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Team SafeFish out to develop a rapid diagnostic field test kit for detecting chemically caught fish in Ghana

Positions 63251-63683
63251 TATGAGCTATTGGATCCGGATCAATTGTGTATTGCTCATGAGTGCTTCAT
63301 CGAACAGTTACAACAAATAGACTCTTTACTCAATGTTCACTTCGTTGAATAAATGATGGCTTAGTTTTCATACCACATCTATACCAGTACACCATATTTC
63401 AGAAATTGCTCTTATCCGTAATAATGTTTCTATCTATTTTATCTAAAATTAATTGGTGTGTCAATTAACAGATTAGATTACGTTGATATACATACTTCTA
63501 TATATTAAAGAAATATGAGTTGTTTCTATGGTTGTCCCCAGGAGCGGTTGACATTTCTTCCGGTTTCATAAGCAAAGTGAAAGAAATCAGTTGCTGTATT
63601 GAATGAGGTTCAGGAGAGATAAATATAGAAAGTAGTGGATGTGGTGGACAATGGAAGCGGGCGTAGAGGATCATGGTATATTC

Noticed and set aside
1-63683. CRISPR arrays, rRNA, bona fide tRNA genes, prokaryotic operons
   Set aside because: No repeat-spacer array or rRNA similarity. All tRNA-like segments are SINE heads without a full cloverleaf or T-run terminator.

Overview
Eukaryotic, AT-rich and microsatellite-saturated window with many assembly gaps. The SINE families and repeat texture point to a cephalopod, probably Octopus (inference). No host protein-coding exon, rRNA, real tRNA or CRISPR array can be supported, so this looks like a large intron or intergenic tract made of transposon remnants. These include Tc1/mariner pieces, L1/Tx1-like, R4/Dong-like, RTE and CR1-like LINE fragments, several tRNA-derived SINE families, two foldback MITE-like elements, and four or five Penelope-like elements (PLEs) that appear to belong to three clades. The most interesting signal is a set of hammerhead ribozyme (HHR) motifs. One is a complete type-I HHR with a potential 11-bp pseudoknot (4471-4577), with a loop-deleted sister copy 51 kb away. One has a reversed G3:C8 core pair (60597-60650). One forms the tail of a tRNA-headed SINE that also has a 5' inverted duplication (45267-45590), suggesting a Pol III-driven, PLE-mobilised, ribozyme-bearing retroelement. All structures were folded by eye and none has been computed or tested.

Over 1.3 billion US dollars in revenue is lost in West Africa yearly through IUU fishing activities. The already overfished small pelagic fishery of Ghana is additionally saddled with destructive fishing methods, spanning from the use of explosives such dynamite to toxic chemicals such as DDT (an insecticide banned in several countries), formaldehyde (carcinogenic reagent) carbide and detergents. Considering the potentially damaging implications for the ecosystem and health of consumers, it is imperative to develop rapid diagnostic test kits that can be used at landing beaches by fisheries officers to detect the presence of these harmful chemicals in landed fish.  To this end, a team of scientists (Team SafeFish) affiliated to the Centre for Coastal Management of the University of Cape Coast proposes to develop a low cost, easy to use and easy to maintain rapid field test kit that incorporates colour cued chemical reactions and laser spectroscopy for quick detection of these toxic chemicals. This will aid Ghana’s effort in curbing IUU fishing and safeguard the health of consumers.  The team is drawn from the Centre for Coastal Management, the Department of Fisheries and Aquatic Sciences, the Laser and Fibre Optics Unit of Department of Physics, the Department of Forensic Sciences and the Department of Chemistry, all of the University of Cape Coast (UCC).

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